What a show!
But before anyone in the audience starts laughing at the spectacle Erdoğan is making of his own country, the funniest move is yet to come. The timing of his theatrical production couldn’t be more relevant. The local elections are in March. But why now? Why not before?
In fact, as long ago as 2004 when, on 30 December of that year, former US Ambassador to Ankara Eric Edelman wrote: “As we understand it from a contact in the intel directorate of Turkish National Police, a continuing investigation into [then AKP Istanbul provincial chairman] Muezzinoglu’s extortion racket and other activities has already produced evidence incriminating Erdogan. In our contacts across Anatolia we have detected no willingness yet at the grassroots level to look closely at Erdogan or the party in this regard, but the trend is a time bomb.”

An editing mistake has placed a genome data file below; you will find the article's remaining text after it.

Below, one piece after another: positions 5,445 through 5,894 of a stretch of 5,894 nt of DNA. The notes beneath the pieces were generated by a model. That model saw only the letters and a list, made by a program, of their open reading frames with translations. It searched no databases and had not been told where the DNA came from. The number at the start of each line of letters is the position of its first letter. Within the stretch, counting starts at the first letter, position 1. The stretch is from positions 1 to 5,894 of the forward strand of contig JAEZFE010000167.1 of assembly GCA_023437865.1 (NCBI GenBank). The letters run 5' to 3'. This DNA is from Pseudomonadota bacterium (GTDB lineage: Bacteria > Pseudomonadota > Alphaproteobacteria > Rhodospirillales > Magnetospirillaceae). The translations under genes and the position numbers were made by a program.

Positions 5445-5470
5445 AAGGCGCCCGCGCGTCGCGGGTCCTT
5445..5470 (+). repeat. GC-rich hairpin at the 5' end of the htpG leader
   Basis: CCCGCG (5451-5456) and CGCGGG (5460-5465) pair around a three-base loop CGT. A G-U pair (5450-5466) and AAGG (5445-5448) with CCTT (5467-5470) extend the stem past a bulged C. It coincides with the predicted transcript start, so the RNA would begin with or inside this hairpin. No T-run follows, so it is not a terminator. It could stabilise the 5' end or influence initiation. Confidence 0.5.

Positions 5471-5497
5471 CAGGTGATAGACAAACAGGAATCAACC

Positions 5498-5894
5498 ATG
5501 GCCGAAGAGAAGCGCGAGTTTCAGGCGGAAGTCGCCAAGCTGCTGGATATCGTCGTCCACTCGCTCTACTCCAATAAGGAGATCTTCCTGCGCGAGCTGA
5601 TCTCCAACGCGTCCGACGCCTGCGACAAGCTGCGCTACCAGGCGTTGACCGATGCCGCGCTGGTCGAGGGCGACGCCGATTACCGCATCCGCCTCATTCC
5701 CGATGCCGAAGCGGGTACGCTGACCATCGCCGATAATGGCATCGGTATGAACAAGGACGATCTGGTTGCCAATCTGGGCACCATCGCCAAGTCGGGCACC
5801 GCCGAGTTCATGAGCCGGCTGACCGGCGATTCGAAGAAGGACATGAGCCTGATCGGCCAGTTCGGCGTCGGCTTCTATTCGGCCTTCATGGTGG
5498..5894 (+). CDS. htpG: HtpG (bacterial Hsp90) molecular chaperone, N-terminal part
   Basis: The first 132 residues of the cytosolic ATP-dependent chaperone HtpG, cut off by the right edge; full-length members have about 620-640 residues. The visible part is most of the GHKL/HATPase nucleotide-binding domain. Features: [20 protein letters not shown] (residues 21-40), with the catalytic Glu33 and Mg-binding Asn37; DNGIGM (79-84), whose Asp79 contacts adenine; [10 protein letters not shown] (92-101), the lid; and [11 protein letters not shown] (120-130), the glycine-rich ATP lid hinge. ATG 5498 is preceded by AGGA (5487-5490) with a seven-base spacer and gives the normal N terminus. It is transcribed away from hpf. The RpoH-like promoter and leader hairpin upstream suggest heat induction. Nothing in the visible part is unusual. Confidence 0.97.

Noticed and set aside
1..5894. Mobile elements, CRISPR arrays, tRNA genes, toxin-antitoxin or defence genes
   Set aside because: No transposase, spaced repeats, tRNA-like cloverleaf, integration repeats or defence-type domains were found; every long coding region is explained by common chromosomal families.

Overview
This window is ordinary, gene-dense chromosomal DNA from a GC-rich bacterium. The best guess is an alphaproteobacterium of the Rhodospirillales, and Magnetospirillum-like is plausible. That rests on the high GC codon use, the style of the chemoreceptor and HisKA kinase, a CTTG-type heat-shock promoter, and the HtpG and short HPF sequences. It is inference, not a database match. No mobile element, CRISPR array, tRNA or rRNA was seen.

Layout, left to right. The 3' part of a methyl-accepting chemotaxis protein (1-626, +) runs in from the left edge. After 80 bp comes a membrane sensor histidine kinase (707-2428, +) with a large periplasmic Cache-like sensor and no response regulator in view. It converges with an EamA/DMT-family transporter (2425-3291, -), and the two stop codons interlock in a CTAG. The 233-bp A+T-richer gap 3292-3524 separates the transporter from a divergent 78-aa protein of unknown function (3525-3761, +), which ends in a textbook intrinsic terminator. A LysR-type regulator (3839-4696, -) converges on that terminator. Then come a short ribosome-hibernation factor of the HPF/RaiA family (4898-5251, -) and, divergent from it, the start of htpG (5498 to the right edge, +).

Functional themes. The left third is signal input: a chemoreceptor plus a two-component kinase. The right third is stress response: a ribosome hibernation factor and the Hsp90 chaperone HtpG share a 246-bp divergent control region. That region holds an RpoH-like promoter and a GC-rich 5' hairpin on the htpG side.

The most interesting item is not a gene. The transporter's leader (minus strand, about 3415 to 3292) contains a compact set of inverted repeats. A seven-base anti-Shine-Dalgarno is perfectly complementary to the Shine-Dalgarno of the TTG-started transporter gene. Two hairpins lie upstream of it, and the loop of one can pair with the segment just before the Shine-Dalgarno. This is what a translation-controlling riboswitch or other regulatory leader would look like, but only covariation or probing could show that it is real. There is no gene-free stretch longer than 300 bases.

Of course, former Ambassador Eric Edelman’s insight was only meant for private consumption. As dated as it is, classified cable 04ANKARA7211 (to use its more formal title) only saw light of day a few years ago thanks to rebel publisher WikiLeaks. And it wasn’t the only nor last American cable sent out of Turkey to refer to corruption. Other than pointing to a ridiculously long fuse, it does raise the most obvious question of what took the police so long – after two more electoral successes for Erdoğan – to show up at the government’s door?
Unless Edelman, his Turkish intel, as well as his successor ambassadors were all collectively wrong in their assessment, the best answer is that infamous Erdoğan-Gülen marriage of convenience that has lasted so long. Indeed, as a strong indicator of just how convenient it must have been, another cable from Edelman in January 2004 talks of Erdoğan’s own worry about the “level of influence” the Gülen Movement had, even then, on the government.